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RealNetworks launches Helix - Broadcasting & Cable

RealNetworks launches Helix

Streaming platform is designed to give content owners more outlets, cost flexibility
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RealNetworks introduced its Helix streaming-media platform, a set of services and products intended to facilitate migration of streaming media to more devices while lowering streaming costs for content owners.

The primary features of Helix are the creation of a new "community," which allows product developers access to open source code, and a Helix Universal server that allows storage of 55 different types of streaming media on one server.

RealNetworks and Microsoft are racing for supremacy in streaming-media format, and Real's move may change the race by shifting the competition off the consumer's PC and into the backroom environment of servers.

"We've always felt that the battle over Internet delivery is not waged on the PC but on the server level, because that's where you get the people making the technology decisions in the media companies to pay attention about how to stay flexible and scale," says RealNetworks President and COO Larry Jacobson. "This answers those needs."

For major media companies looking to reach as many eyeballs as possible, encoding for more than one format has meant more servers and more staff. Real believes its Universal server allays those cost concerns.

"Content owners have a lot to gain with Helix," says Jacobson. "With the Universal platform, they don't need redundant systems to reach the media players out there."

RealNetworks CEO Rob Glaser noted at the press conference unveiling the system that there is a proliferation of Internet-related devices and that the growing number of protocols, formats and devices has become unmanageable. "If the industry didn't create a strategy for coalescing around this stuff," he said, "then we would slow the growth of the industry and impede progress."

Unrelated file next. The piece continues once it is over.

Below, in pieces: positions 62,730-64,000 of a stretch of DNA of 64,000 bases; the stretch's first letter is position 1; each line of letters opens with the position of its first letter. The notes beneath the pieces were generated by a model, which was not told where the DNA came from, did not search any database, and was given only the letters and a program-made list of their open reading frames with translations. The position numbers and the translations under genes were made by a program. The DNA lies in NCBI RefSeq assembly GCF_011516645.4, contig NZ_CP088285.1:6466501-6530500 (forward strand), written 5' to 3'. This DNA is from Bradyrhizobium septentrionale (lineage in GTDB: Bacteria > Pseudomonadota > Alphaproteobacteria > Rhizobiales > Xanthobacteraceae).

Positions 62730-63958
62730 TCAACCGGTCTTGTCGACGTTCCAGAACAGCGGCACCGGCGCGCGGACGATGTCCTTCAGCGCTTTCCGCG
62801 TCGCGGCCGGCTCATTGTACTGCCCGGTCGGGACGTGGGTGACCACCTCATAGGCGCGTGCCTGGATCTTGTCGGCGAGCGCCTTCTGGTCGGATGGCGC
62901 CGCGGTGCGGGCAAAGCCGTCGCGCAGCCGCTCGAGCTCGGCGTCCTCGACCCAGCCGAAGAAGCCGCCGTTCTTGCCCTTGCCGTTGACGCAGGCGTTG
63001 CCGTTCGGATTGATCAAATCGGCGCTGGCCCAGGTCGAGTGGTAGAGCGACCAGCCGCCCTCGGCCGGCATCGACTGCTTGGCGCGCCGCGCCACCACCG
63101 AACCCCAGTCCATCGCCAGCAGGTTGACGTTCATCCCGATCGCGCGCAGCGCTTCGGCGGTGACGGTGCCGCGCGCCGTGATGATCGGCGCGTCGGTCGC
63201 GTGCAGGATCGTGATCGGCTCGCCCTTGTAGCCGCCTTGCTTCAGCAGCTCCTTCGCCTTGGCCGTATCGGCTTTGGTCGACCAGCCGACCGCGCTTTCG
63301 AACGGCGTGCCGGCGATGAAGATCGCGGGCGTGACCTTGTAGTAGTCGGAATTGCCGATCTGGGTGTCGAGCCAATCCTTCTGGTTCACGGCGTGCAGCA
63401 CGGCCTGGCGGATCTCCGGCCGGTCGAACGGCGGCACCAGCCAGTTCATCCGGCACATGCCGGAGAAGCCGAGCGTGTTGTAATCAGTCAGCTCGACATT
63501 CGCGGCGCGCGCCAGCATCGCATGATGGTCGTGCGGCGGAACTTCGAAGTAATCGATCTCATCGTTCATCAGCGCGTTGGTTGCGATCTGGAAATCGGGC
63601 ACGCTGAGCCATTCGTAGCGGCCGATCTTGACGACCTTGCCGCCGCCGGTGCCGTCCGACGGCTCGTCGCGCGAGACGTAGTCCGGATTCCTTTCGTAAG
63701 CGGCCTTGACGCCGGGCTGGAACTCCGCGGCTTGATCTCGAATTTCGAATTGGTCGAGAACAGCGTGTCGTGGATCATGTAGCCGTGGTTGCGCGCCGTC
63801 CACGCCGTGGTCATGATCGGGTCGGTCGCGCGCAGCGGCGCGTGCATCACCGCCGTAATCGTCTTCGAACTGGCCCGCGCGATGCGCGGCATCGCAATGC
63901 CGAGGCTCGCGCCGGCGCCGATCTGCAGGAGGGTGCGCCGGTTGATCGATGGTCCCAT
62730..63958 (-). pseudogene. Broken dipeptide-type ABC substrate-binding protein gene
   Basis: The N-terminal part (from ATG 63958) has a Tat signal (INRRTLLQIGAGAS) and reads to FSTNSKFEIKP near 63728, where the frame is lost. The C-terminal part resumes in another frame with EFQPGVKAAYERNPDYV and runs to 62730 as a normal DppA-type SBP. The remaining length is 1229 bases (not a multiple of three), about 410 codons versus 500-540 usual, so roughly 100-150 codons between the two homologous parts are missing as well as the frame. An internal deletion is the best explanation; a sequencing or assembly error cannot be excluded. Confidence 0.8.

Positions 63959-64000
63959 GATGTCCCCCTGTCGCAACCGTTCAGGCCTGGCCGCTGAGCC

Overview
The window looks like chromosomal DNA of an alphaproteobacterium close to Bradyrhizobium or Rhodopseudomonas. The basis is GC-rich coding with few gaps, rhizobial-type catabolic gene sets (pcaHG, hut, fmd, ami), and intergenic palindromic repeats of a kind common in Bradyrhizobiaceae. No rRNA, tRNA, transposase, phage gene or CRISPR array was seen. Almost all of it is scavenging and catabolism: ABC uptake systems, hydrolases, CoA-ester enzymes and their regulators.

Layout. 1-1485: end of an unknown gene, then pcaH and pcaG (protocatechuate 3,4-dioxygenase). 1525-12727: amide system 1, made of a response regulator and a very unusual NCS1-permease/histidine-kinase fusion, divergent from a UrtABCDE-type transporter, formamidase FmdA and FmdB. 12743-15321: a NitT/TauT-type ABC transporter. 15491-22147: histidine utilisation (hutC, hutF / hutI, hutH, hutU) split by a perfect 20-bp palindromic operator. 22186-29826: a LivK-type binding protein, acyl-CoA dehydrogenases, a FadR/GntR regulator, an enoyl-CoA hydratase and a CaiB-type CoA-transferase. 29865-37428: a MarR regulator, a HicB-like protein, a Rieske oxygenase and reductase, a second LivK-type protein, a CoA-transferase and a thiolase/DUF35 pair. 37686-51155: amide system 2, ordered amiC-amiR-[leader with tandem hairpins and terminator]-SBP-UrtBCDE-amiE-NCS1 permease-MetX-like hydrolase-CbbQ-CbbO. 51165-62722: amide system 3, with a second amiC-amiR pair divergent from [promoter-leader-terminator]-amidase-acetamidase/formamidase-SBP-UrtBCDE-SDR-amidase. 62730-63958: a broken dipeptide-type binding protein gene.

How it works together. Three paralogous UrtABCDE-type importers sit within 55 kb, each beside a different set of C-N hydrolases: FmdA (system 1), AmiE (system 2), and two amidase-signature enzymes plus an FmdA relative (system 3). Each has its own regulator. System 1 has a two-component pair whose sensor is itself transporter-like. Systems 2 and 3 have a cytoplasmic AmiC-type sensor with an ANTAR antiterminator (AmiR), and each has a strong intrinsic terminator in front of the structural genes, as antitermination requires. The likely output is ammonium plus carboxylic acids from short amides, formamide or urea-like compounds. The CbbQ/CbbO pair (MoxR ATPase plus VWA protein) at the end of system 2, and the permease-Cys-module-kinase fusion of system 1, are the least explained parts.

The community aspect of Helix is designed to allow companies and individual developers to access and license the platform's source code. That will allow them to build Helix-enabled encoders, servers and client products for use with a potentially wide variety of products. Cellular phones, cable set-top boxes, personal video recorders and other devices could all incorporate the Helix player, allowing users to play streaming content in any format they choose.

A number of device companies, large and small, have approached RealNetworks about integrating RealPlayer consumer products, according to Dan Sheeran, RealNetworks vice president, media systems marketing. In the past, the companies would negotiate and work out a relationship, which complicated the process.

"What we wanted instead was a model where companies could more easily add support for our technology to their device in a very streamlined way," he says. "For example, there's a very large community of Palm developers that already exist, so giving them the ability to put media players on Palm devices made sense for both sides."

The Helix Universal Server also promises to change the streaming landscape. It supports more than 55 media types, including MPEG-4. Glaser considers it a large leap over the previous RealSystem Server 8. A Key Labs study shows that it can deliver more than 11,000 concurrent streams, a 100% improvement over the Server 8.

The new server is not a transcoder, converting Windows Media files into Real or Quicktime files, Sheeran says. It still needs to store separate versions for separate formats but, he says, can produce cost savings. "The network operators can consolidate their infrastructure onto a single platform," he adds, "and can pass the capital and operating cost savings on to the content owners in the form of lower charges."

For content owners, savings come in the form of fewer servers and less staff. Instead of parallel server hardware for Windows, Real and Quicktime, one server will do the trick; savings are compounded if backups are involved.

The not-so-obvious cost saving, adds Sheeran, comes from needing only a single administrative staff, instead of a separate staff for each format. Cost of the server itself can go up to $40,000.

Adds Jacobson: "The whole dream for the media industry is to encode once and play everywhere. I think we're a lot closer to that."

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